CSU Bathurst takes wickets for Cricket Australia

CSU Bathurst takes wickets for Cricket Australia

Researchers at CSU Bathurst have joined forces with researchers at University of Sydney to determine whether current Cricket Australia guidelines are successful at reducing lower back injuries in young fast bowlers.

With Australian Cricket stars Mitchell Starc and James Pattinson regularly ruled out of matches with lower back injuries, this research will help Cricket Australia determine better guidelines to keep players healthy.

Dr Suzi Edwards and Associate Professor Nick O’Dwyer, lecturers in exercise science at CSU School of Human Movement Bathurst, and Honours student Mr Andrew Schaefer will be working with up to 20 male bowlers to determine whether these guidelines are successful.

Dr Edwards said, “There has been growing concern about the increase in lower back injuries among both elite fast bowlers and juniors, as up to 50 per cent of youth fast bowlers have a lower back injury and approximately 24 per cent of 13-14 year-old bowlers have disc degeneration.”

The researchers are seeking up to 20 male fast bowlers aged 14 to 19 who live in the Central West, to undertake one three-hour session at the School’s Biomechanical Laboratory.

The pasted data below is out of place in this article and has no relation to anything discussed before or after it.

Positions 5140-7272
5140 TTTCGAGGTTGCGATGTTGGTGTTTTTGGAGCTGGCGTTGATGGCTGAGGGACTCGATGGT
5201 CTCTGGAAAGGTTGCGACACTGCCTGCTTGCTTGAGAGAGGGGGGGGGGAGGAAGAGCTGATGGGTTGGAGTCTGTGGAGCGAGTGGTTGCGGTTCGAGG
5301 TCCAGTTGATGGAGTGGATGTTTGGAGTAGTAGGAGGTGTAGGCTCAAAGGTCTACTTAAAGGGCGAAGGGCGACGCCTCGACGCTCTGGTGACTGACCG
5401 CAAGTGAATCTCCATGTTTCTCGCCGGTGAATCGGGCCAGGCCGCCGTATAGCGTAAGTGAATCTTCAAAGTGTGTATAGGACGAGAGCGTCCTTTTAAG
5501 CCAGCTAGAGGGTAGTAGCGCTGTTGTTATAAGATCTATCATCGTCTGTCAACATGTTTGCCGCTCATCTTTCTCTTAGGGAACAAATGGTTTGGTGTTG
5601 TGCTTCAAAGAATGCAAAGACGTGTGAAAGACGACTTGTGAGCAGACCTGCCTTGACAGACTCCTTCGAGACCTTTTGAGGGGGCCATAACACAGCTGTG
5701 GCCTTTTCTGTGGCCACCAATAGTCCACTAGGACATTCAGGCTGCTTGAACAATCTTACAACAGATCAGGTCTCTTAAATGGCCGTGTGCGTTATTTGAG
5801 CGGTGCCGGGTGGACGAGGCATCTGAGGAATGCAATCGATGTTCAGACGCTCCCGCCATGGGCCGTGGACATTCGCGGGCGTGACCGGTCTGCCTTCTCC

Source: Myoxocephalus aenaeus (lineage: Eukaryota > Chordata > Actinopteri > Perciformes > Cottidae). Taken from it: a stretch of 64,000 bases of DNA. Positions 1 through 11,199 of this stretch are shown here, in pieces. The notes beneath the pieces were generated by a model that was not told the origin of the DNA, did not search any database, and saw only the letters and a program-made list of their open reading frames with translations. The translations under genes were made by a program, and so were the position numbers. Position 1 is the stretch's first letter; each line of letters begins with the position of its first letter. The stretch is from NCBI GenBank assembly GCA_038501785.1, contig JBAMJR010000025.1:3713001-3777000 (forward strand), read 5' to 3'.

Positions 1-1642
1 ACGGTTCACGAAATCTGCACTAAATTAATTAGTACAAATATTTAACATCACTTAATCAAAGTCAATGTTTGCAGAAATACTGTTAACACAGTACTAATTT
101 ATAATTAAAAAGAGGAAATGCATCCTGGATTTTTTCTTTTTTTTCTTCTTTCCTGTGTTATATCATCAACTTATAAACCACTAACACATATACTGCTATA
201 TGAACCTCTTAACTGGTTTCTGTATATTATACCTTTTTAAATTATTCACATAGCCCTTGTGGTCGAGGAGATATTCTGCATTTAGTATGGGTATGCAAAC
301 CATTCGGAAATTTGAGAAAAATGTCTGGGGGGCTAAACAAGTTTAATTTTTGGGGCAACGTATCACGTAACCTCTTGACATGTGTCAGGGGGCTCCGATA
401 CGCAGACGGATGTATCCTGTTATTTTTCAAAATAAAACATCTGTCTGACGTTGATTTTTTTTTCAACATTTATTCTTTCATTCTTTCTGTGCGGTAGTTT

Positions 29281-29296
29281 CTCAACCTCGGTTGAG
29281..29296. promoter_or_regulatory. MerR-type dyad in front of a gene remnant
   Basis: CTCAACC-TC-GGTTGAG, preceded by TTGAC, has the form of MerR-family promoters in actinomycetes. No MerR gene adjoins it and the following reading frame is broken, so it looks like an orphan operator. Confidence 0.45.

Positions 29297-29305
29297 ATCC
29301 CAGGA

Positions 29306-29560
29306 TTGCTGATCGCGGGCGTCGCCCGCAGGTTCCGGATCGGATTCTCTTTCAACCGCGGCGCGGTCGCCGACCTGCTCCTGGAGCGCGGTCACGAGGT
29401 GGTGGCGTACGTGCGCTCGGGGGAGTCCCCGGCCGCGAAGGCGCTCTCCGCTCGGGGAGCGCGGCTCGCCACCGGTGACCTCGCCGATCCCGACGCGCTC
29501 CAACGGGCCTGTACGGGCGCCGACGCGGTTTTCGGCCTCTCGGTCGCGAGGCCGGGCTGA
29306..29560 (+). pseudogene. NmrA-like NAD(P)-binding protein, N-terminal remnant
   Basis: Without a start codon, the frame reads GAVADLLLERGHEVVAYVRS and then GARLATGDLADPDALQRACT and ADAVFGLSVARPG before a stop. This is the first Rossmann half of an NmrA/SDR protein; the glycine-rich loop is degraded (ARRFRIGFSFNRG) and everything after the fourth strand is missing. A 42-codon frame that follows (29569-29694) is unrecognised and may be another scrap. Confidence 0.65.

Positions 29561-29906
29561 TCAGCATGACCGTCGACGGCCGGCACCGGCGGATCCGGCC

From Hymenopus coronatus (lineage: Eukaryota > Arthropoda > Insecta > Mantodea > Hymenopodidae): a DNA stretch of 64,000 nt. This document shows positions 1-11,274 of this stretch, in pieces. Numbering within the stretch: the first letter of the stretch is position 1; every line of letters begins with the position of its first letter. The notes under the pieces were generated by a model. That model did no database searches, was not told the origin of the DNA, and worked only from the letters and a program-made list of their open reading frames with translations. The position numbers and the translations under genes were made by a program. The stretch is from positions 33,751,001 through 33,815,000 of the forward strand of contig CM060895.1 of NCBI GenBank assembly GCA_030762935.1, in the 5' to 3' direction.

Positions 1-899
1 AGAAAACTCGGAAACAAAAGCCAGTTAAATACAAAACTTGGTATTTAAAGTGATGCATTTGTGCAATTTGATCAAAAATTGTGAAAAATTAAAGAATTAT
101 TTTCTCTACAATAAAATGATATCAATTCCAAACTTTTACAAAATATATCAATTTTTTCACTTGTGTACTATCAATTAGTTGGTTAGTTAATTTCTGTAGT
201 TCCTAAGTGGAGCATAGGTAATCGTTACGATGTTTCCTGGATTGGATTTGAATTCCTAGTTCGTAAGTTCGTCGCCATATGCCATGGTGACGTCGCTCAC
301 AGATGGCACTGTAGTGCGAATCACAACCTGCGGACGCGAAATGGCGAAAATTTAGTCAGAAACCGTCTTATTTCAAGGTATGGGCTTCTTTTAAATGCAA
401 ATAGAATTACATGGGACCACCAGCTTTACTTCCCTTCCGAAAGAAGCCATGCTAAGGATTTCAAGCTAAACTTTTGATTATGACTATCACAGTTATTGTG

Andrew Schaefer will be able to test his thesis on how many balls a bowler under the age of 19 should be allowed to bowl in both games and training sessions.

“As part of Andrew’s Honours thesis research, we are investigating the validity of Cricket Australia guidelines that restrict the number of deliveries that bowlers under the age of 19 are allowed to bowl in both matches and training sessions, and whether this reduces the risk of lower back injury.”

Working in the labratory with equipment worth around $500,000, the athletes will also be wearing markers that will create a 3D analysis of the bowling action.

“We put special markers on the bowler’s skin to record the 3D motion of their bowling action using special high speed video cameras and electrodes to measure the muscle activity during 10 consecutive six-ball overs,” Dr Edwards said.

“This study will provide valuable information about a bowler’ action and whether their bowling technique increases the risk of lower back injury or can reduce time on the sideline due injury. It will also assist Cricket Australia to evaluate the current bowling restrictions that hinder junior bowlers in building game-specific endurance.”

The participants will also receive a detailed report on their bowling actions and a 3D analysis.

“Each participant will receive a free 3D biomechanical assessment of their bowling action and a report detailing their actions. This is ordinarily only available to elite adult bowlers at institutes of sport.”

 
The research is being undertaken in collaboration with Dr Edouard Rene Ferdinands at the University of Sydney, with testing concluded by the end of August and non-identifiable results publicly available in late 2013.
 

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